Miss Mink’s First DIY Project

I mentioned my love of DIY in my introduction, and it’s about time I share my first wedding-related project. I noticed some very large, moss-covered letters on a wedding blog and went to Etsy to see if I could find a seller making them. My search led me to a listing for an item that was already sold with this picture:


Photo via Choosing You on Etsy

The seller was on vacation at the time, and I was a bit impatient to start doing something crafty in the wedding department. By the way, she’s back now and I wound up working with her on another project that I’ll share soon. I went back to searching Etsy and noticed that some sellers had DIY kits for these letters listed for sale. That made me think I could make my own.

My process wasn’t quick or efficient, but here’s what I did:

1. I searched obsessively through fonts to find the one in which our initials looked best.

After a couple nights of searching, I settled on Bookman Old for our letters. That font starts with a B. It was probably one of the first 20 fonts I considered. But I checked all 100-plus fonts I have and a slew of free ones from dafont.com, too.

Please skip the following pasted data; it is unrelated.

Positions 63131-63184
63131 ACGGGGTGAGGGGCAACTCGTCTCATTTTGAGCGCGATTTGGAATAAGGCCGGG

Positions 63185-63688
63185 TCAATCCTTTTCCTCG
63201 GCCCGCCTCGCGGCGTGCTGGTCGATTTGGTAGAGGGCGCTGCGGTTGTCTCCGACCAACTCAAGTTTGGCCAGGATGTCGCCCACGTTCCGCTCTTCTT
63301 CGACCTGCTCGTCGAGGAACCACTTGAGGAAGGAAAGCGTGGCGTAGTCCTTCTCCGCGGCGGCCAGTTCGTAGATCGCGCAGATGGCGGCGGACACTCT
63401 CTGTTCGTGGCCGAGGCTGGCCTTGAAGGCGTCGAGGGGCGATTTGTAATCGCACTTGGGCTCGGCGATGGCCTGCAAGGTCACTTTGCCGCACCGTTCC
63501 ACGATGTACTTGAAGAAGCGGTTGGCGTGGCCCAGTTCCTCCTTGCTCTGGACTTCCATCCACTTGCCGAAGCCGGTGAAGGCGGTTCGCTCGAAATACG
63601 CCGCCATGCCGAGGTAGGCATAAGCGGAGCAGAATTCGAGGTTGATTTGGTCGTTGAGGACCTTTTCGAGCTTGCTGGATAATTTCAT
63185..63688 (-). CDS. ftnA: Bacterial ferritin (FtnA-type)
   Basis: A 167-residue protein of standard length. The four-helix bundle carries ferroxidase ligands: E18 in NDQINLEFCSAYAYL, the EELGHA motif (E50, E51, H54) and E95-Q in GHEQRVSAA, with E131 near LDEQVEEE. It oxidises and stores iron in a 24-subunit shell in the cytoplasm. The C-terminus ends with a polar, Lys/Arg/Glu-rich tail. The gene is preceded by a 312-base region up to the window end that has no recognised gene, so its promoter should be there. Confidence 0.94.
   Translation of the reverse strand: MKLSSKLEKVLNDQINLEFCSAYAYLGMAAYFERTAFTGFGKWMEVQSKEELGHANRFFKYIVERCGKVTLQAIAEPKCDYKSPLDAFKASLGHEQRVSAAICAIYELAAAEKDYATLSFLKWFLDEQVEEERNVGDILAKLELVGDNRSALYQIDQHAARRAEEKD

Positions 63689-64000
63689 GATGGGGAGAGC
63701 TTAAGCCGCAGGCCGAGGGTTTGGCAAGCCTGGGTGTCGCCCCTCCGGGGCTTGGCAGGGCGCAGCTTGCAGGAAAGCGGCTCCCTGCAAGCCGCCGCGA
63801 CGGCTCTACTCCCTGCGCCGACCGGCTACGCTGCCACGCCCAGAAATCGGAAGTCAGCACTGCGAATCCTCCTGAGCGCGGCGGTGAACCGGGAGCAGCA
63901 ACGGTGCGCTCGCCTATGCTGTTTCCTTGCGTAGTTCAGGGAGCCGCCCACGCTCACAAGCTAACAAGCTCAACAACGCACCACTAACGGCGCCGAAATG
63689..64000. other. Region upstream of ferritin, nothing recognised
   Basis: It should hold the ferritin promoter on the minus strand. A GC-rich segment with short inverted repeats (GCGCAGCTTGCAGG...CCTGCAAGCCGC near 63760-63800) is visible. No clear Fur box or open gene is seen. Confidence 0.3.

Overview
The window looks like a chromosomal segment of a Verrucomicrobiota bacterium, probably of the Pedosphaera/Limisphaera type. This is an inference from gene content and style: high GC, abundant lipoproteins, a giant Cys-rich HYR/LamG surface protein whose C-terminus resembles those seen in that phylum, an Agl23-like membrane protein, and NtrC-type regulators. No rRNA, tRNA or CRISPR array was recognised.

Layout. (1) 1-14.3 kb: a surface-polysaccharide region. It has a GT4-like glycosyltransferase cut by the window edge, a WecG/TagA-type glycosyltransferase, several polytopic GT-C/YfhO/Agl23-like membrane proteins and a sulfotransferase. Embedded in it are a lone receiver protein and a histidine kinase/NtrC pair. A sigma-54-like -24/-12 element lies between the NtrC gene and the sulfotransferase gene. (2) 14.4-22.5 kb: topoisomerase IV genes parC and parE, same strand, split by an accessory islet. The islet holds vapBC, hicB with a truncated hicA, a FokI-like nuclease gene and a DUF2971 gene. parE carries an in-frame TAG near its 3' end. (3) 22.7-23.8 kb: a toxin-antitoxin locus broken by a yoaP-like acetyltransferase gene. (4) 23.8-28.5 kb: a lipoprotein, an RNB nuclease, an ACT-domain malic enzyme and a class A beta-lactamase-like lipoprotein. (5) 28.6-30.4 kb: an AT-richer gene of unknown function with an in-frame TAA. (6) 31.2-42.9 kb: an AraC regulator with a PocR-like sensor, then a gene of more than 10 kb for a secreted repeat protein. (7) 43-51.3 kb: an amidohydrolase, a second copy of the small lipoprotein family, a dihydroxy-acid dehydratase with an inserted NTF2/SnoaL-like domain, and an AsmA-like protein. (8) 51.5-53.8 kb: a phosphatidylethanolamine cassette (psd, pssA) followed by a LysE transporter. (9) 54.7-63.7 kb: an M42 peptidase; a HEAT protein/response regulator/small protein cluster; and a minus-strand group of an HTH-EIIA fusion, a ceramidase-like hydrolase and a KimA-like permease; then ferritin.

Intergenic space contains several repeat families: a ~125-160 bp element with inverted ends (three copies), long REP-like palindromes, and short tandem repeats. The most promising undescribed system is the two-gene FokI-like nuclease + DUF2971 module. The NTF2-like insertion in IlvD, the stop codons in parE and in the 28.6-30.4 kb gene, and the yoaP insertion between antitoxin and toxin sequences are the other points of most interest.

2. I printed our initials out a large as possible, then enlarged them on a copy machine.

I used 11″ x 17″ ledger paper in the copy machine. It left part of the edges cut off. I wound up measuring the sides that were complete to finish the parts that were missing. I could have simply gone to an office supply store to have the letters printed by a large printer, but I was going for the simplest route.


One initial with part of the top cut off / Photo by Miss Mink

3. I transferred the letters to foam core.

I put the ledger paper over a large piece of foam core and traced the outline about ten times with a Sharpie. After the first few passes, the Sharpie ink started to bleed through the ledger paper onto the foam core.


Sharpie ink seeping through the paper to the foam core / Photo by Miss Mink

4. I carefully cut the letters out with an X-Acto knife.

It took me a few passes to get the knife all the way through. Perfectly straight lines weren’t even necessary since the moss was going to smooth everything out.


Cutting out my letter / Photo by Miss Mink

5. I then repeated steps 3 and 4 so I had two sets of each letter.

I was about to make a sandwich.

6. I built little stacks out of foam-core scraps.

I played with mine a bit and found that five layers of foam core between the letters looked best. The little stacks got glued together for stability. Perhaps there was a more elegant way to do this, but I had all the foam-core scraps around me and went for the simplest solution.


Little foam towers / Photo by Miss Mink

7. Gluing the second letter on top of the stacks created a 3D letter.


A foam-core sandwich! / Photo by Miss Mink

8. The letters now needed sides to give them more stability.